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UK FIs step up action against cybercrime

The issues of fraud and security should be forefront in the minds of every financial institution (FI) at the current time. As the consequences of failings in this area can be severe, ranging from lost income to damaged reputations and regulatory fines, it’s imperative than efforts are made to improve their defenses.

It’s heartening then, to see that banks are responding to these threats, as a new survey from the UK highlights. Research conducted by the Confederation of British Industry (CBI) and PwC shows that 84 percent of financial services firms in the country expect to invest in new preventative technologies and IT systems to guard against security threats this year.

The focus was even stronger among building societies, as 100 percent of respondents from this part of sector stated they would invest in this area.

As well as preventative solutions, 83 percent of FIs said they would devote more resources to penetration testing, while 82 percent stated they would focus on testing their incident response plans. Again, building societies led the way, with 100 percent of these firms doing both.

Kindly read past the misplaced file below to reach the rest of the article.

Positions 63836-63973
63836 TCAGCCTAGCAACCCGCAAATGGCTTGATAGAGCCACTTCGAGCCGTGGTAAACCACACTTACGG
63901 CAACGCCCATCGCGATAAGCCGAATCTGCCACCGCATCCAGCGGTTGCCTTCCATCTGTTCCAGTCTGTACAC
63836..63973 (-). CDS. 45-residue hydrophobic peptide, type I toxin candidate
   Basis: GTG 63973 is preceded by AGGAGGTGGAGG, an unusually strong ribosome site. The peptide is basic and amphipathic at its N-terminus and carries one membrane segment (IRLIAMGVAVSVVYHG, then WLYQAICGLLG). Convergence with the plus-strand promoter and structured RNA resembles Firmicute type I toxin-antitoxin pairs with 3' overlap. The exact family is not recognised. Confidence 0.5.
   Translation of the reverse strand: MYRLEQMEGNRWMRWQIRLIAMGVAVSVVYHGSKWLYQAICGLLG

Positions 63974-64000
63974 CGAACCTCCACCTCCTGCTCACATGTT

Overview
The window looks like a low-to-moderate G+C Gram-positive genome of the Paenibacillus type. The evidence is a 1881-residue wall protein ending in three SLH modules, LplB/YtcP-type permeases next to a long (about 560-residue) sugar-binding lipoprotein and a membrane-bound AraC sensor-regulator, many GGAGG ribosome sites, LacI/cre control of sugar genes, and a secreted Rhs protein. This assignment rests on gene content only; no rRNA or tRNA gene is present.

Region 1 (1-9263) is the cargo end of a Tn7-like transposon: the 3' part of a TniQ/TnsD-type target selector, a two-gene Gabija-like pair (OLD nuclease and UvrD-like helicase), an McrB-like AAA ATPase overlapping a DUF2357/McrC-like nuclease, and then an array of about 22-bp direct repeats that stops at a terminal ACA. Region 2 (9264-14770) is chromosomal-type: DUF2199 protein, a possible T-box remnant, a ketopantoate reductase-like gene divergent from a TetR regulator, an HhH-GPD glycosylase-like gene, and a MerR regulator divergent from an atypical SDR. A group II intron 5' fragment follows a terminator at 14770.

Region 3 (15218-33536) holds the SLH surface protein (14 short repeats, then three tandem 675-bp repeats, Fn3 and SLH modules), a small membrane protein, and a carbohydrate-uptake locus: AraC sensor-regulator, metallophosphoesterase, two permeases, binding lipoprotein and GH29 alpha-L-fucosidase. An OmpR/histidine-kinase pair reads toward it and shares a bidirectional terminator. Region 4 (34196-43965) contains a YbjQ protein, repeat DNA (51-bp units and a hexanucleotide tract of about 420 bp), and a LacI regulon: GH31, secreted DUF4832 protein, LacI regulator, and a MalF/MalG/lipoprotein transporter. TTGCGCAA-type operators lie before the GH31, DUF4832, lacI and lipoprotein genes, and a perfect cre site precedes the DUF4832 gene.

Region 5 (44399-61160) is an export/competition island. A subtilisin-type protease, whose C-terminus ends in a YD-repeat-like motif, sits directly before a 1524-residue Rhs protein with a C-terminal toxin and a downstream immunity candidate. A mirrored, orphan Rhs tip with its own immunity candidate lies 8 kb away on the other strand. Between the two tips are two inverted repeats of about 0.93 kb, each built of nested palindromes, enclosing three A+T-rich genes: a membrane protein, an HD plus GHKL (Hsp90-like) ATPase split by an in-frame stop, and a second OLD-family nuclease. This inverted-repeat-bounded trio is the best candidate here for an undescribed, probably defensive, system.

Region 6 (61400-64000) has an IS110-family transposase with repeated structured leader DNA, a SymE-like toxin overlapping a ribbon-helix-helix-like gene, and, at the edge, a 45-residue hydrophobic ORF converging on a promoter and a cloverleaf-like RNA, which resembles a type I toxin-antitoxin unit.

Meanwhile, 72 percent of FIs expect to invest in cyber security training and awareness programs, while two-thirds (67 percent) will look to employ personnel with expertise in this area.

Commenting on the findings, CBI chief economist Rain Newton-Smith said: “Firms continue to keep a close eye on the challenges ahead, from concerns over labor shortages and the impact of regulation costs on business expansion. It’s reassuring to see them taking meaningful steps to address cybercrime, as it rises up the risk register.”

Elsewhere, the study also found there remains a high level of optimism within the UK’s financial services sector, despite uncertainty over issues such as Brexit. The study noted that the sector is being helped by a “broadly resilient” economy that’s driving growth in business volumes.

Written by Jack Dougal